The Klondike Institute of Art and Culture kicks off the Riverside Arts Festival on August 14. In addition to a variety of town-wide arts programs, the Odd Gallery’s annual project The Natural & the Manufactured stands out; it includes an outdoor site-specific installation by Terrance Houle in Riverside Park that involves the use of Native American Sign Language and Signals, a gallery installation on the connection between traditional medicine and Métis culture by Dylan Miner, an artist talk by David Garneau about roadkill art and the Métis imagination, and a conversation on contemporary indigenous art by all three of these practitioners. It all begins 7:30 p.m. on August 14 at the Odd Gallery.
One of the leading Pakistani artists of his generation, Rashid Rana, will give an artist talk at the Mississauga Civic Centre on August 13 from to 9 p.m. Co-presented by the Aga Khan Museum and the Art Gallery of Mississauga, the talk presents a rare opportunity to hear from Rana, who broke through to international prominence in 2004 with images of burqa-clad women that were actually mosaics composed of pornographic photographs. While in the area, be sure to check out the AGM’s ongoing exhibition “The Sahmat Collective: Art and Activism in India since 1989.”
Earlier this summer, the Canada Council opened a new gallery on Elgin Street, and now a small independent gallery is following suit. PDA Projects opens its first exhibition at 361 Elgin on August 16 from 6 to 10 p.m. with works by Anne Marie Dumouchel, Marc Knowles, Christopher Payne, Rah, and Zoltan Veevaete. In keeping with the gallery’s aim to support “a new generation of Canadian artists,” three of these artists are currently engaged in MFA programs. Watch for artist talks and other programs at the space that hope to show that “art is for everyone.”
How can design be truly inclusive? This is a pertinent question in a city like Toronto, where many storefronts and sidewalks still lack wheelchair ramps. So expect relevant discussion this week at “Waking the Machines,” a lecture, workshop and public forum led by American artist, design researcher and Gizmodo writer Sara Hendren. Coordinated by InterAccess, the events all take place at OCAD University, with the lecture on art, assistive tech and performative prosthetics taking place August 14 from 4 to 5 p.m., the workshop on ramps happening August 15 from 9 to 11 a.m., and the public forum rolling out August 15 from 11 a.m. to 12 p.m. Elsewhere, Marianne Burlew‘s project Don’t Touch—for which the artist has encased work donated by other artists in protective structures—opens at Red Head on August 14 from 6 to 9 p.m.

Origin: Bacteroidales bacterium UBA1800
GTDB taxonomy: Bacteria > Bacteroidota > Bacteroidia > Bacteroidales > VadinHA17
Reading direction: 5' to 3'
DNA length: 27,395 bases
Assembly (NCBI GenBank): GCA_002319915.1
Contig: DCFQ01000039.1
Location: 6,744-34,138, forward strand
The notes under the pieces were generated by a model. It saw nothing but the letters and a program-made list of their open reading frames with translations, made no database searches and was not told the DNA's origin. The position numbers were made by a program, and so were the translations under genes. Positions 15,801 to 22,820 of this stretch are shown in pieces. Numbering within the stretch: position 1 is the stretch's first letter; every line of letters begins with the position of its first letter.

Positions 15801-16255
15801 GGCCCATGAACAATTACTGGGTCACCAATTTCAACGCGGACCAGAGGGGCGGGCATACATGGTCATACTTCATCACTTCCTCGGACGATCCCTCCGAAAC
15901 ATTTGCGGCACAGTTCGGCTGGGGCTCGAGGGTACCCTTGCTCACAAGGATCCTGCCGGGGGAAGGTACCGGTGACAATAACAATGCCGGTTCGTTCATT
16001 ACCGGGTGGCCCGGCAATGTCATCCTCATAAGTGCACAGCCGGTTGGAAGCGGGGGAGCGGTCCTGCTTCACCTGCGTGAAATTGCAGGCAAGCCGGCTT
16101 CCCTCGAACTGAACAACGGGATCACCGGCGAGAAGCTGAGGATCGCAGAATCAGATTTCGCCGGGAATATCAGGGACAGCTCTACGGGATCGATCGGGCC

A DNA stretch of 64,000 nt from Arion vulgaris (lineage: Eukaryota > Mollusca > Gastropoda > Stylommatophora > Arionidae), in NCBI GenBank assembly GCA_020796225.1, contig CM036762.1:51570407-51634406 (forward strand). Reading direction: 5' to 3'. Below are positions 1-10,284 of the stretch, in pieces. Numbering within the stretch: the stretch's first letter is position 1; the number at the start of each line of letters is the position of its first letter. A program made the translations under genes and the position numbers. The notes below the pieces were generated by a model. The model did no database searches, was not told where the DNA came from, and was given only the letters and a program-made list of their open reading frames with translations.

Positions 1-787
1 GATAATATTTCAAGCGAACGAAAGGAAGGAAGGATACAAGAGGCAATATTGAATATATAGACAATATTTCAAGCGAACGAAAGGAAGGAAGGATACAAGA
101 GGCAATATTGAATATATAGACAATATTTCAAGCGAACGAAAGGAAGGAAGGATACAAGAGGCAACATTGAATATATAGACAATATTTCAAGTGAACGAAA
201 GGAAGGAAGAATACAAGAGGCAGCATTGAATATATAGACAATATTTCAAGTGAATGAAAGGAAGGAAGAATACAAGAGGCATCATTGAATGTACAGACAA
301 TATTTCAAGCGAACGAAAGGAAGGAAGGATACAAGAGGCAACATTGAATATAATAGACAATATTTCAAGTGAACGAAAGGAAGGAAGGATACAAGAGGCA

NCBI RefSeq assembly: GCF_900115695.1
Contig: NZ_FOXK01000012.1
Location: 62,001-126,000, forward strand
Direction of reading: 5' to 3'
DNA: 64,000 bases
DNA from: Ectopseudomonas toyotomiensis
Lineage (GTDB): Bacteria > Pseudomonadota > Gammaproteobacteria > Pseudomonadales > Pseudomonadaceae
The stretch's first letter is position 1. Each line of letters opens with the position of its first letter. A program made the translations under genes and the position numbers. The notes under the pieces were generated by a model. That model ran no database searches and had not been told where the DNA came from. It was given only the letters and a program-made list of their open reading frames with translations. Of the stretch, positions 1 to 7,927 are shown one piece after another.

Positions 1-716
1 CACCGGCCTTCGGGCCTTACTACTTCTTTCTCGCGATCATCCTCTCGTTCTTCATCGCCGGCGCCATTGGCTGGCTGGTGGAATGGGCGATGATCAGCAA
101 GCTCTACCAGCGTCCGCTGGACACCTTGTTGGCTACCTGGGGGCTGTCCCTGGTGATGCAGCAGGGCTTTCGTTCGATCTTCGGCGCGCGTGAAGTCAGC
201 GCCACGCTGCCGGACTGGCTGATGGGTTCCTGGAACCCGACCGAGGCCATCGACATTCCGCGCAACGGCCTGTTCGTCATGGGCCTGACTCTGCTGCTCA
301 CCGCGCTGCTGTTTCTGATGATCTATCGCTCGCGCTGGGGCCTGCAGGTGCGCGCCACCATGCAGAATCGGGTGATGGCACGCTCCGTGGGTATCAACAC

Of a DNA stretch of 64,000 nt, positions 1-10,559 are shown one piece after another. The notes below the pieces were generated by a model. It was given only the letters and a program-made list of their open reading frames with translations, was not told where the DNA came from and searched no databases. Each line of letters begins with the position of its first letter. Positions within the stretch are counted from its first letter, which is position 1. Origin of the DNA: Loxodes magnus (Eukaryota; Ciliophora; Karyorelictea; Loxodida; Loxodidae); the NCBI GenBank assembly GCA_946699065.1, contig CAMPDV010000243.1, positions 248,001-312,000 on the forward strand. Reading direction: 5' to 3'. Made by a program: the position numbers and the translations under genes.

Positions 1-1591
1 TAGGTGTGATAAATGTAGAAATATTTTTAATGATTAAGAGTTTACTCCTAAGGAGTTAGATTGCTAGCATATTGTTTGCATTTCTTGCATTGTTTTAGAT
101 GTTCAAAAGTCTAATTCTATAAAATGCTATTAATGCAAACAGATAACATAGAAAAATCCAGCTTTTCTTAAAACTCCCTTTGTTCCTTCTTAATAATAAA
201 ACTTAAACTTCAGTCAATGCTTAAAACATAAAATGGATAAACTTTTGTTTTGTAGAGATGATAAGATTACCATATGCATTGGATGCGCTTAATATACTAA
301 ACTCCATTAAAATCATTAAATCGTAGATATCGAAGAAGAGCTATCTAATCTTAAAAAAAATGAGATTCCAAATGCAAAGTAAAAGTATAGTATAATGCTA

Influential LA-based cultural critic Chris Kraus—a co-editor at Semiotexte—speaks at Plug In ICA on August 18 at 7 p.m. Specifically, Kraus will talk in relation to her recent book of art criticism Kelly Lake Store and Other Stories, which argues that the art world has become the last refuge for the humanities and its “debased” professions of social work, school-teaching, translation and literature. In her text, Kraus also takes up another hot topic: namely, the transition in MFA programs away from anything that even closely resembles “visual art.”
The Art Gallery of Alberta is the oldest cultural institution in the prairie province, and it celebrates its 90th birthday on August 17. In addition to cake, family activities and pay what you can admission from 12 to 4 p.m., the celebration also offers the last opportunity to check out two exhibitions honouring the AGA’s past: “High Adventure: Byron Harmon in the Columbia Icefield, 1924” and “Lawren Harris and A.Y. Jackson: Jasper/ Robson, 1924.” Continuing on, but still worth a gander, is also “90 x 90: Celebrating Art in Alberta,” which features work from Chris Cran, Eric Cameron, Chris Millar and many other talents.
Our weekly must-sees, published each Thursday, are selected from press material sent to email@example.com at least two days prior to publication. For listings of art openings, exhibitions and events, please visit canadianart.ca/calendar.